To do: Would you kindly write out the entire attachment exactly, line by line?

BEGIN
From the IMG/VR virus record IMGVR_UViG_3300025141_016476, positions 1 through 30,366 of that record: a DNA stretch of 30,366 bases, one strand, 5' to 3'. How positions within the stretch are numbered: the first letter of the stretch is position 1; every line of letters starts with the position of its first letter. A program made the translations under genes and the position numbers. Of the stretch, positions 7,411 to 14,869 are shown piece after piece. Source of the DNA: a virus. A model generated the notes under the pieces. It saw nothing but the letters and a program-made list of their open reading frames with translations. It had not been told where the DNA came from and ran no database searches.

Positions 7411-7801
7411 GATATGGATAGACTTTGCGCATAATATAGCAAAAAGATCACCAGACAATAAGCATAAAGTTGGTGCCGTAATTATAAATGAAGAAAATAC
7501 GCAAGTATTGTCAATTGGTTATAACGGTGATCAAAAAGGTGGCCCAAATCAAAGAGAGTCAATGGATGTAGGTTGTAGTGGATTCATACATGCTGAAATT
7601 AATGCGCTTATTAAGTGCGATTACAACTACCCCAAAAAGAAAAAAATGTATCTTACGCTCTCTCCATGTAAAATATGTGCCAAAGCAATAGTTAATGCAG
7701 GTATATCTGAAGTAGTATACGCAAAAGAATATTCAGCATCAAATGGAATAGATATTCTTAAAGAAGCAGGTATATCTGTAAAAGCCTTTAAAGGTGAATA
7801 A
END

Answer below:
From the IMG/VR virus record IMGVR_UViG_3300025141_016476, positions 1 through 30,366 of that record: a DNA stretch of 30,366 bases, one strand, 5' to 3'. How positions within the stretch are numbered: the first letter of the stretch is position 1; every line of letters starts with the position of its first letter. A program made the translations under genes and the position numbers. Of the stretch, positions 7,411 to 14,869 are shown piece after piece. Source of the DNA: a virus. A model generated the notes under the pieces. It saw nothing but the letters and a program-made list of their open reading frames with translations. It had not been told where the DNA came from and ran no database searches.

Positions 7411-7801
7411 GATATGGATAGACTTTGCGCATAATATAGCAAAAAGATCACCAGACAATAAGCATAAAGTTGGTGCCGTAATTATAAATGAAGAAAATAC
7501 GCAAGTATTGTCAATTGGTTATAACGGTGATCAAAAAGGTGGCCCAAATCAAAGAGAGTCAATGGATGTAGGTTGTAGTGGATTCATACATGCTGAAATT
7601 AATGCGCTTATTAAGTGCGATTACAACTACCCCAAAAAGAAAAAAATGTATCTTACGCTCTCTCCATGTAAAATATGTGCCAAAGCAATAGTTAATGCAG
7701 GTATATCTGAAGTAGTATACGCAAAAGAATATTCAGCATCAAATGGAATAGATATTCTTAAAGAAGCAGGTATATCTGTAAAAGCCTTTAAAGGTGAATA
7801 A